School Schedule Hinders Students’ Academic Success

Colin Moriarty, Opinions Editor

While the school schedule has been moved around and tampered with a lot over the past two years, after students’ year-long leave due to the Covid-19 pandemic, new suggestions regarding the schedule have been made known by our student body. After getting used to being at home, many have grown to reject the current schedule policies; some suggesting shorter days, different start times, and adjusted summer vacations. One notion that both teachers and students appear to unanimously agree on is the belief that an average student’s workload is much too overbearing for the majority of teens. 

Daily, students are expected to attend 6-7 classes; each being at least 45 minutes. Within that short time span of 45 minutes teachers are meant to be able to effectively get through an abundant amount of content. Not only that; students are supposed to be able to comprehend excessive and various amounts of information in a short period of time. A growing trend intending to solve this problem is the introduction of block scheduling. Block scheduling entails longer class periods while attending less classes per day. Students would attend four classes in one day and the other four in the next. Students would be expected to attend longer periods (typically an hour and a half) which would allow them to go further into depth and gain a deeper understanding of the material. However, there are also drawbacks that come with block scheduling. There would be more opportunity to get distracted which would also require students to have a much longer attention span. 

Students at West Springfield High School expressed ideas of their own regarding our school’s schedule policies. “We should start at 9am and end at 3pm. I work sometimes until 9pm at night and am expected to wake up before 7am? It’s just tiring,” 11th grader, Sofia Soto, explained. Proposing later start and end times would allow staff and students to catch up on sleep which is proven to ultimately benefit an individual’s ability to focus and learn. With that, the structure of the school day wouldn’t necessarily have to be changed, just when kids arrive at and leave the building.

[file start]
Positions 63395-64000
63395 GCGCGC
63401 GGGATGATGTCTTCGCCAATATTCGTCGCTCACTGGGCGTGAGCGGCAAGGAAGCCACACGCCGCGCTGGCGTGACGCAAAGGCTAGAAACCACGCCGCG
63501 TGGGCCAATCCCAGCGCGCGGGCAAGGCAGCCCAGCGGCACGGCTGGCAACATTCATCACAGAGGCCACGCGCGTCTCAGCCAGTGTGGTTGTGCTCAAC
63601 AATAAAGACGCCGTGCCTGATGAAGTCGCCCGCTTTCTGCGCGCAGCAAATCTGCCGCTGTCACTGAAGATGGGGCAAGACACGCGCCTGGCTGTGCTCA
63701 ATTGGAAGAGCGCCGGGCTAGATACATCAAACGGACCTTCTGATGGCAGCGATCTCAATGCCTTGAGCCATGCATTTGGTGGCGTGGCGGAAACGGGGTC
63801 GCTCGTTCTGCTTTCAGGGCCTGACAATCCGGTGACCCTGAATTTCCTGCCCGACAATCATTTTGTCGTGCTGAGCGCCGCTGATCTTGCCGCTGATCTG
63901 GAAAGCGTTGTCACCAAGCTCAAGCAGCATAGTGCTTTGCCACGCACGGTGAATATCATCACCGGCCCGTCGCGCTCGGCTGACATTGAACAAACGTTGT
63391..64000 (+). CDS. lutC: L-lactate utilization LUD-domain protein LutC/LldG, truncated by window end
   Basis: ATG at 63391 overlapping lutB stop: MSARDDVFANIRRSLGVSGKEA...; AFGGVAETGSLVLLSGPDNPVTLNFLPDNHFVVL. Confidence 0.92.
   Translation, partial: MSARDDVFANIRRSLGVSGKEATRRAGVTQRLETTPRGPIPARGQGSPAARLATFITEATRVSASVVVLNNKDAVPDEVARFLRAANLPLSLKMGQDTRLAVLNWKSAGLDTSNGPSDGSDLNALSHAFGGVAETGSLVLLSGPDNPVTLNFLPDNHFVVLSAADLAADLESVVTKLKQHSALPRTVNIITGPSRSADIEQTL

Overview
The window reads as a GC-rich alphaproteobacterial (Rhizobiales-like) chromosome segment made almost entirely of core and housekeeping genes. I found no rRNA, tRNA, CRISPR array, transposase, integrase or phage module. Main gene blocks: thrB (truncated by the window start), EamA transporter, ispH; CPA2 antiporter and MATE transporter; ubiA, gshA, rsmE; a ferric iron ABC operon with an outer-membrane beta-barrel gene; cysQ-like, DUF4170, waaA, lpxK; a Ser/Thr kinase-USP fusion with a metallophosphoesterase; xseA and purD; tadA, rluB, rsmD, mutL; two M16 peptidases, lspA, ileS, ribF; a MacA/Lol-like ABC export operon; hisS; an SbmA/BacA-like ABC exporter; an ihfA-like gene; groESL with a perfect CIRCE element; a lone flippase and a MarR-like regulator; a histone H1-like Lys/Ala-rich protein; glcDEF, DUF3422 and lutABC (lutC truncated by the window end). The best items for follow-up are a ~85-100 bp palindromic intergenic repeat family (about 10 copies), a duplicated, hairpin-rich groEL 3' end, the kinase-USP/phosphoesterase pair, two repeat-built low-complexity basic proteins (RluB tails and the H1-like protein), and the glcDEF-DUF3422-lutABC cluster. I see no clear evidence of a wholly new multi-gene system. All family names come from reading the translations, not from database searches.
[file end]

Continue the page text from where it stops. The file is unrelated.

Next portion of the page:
Many students, such as 11th grader Yana Yuzych, also suggested that schools take Wednesdays off as a way to give students a break. “I think we should get Wednesdays off. Some other schools do it and two days at a time seems so much less overwhelming than five,” she elaborated. Wednesdays off is not unheard of. Many schools in France use Wednesdays as rest days or have a shortened schedule midweek. In an article written by a newcomer to France, Sandra Haurant, she explains that, “in reality this is when all the extra-curricular activities, from swimming to obscure martial arts, take place.”  Giving students an extra day off would allow them to take more time to be put towards making up work, studying, or other productive activities.

Another issue that comes with our current schedule is the amount of sleep our students are able to get a night.  A study conducted by New York University found, ”Extreme levels of stress can hinder work effectiveness and lead to poor academic performance,”  Without an appropriate amount of sleep and personal time, students lack focus, motivation and their comprehension skills begin to decline. With that, comes the stress of being at school on time- at 7:20. After being released, many students are forced to go straight from school to their jobs, oftentimes getting home as late as 10:00 on school nights, leaving little to no time to spend on themselves rather than binging assignments. Mr. Corduff, an English teacher at our school, explained that, “While students’ eyes may be open when class starts at 7:20am, it’s really more like sleep walking. It’s amazing the difference between the energy in the room 1st period compared to 6th.”

 A change in the school’s schedule; whether it be longer class periods, block scheduling or a break on Wednesdays, would prove to only be beneficial for the student body. With more time to catch up on work, focus on stress- relieving activities, or to relax and unwind, students would undoubtedly see positive changes in their behavior and academic performance.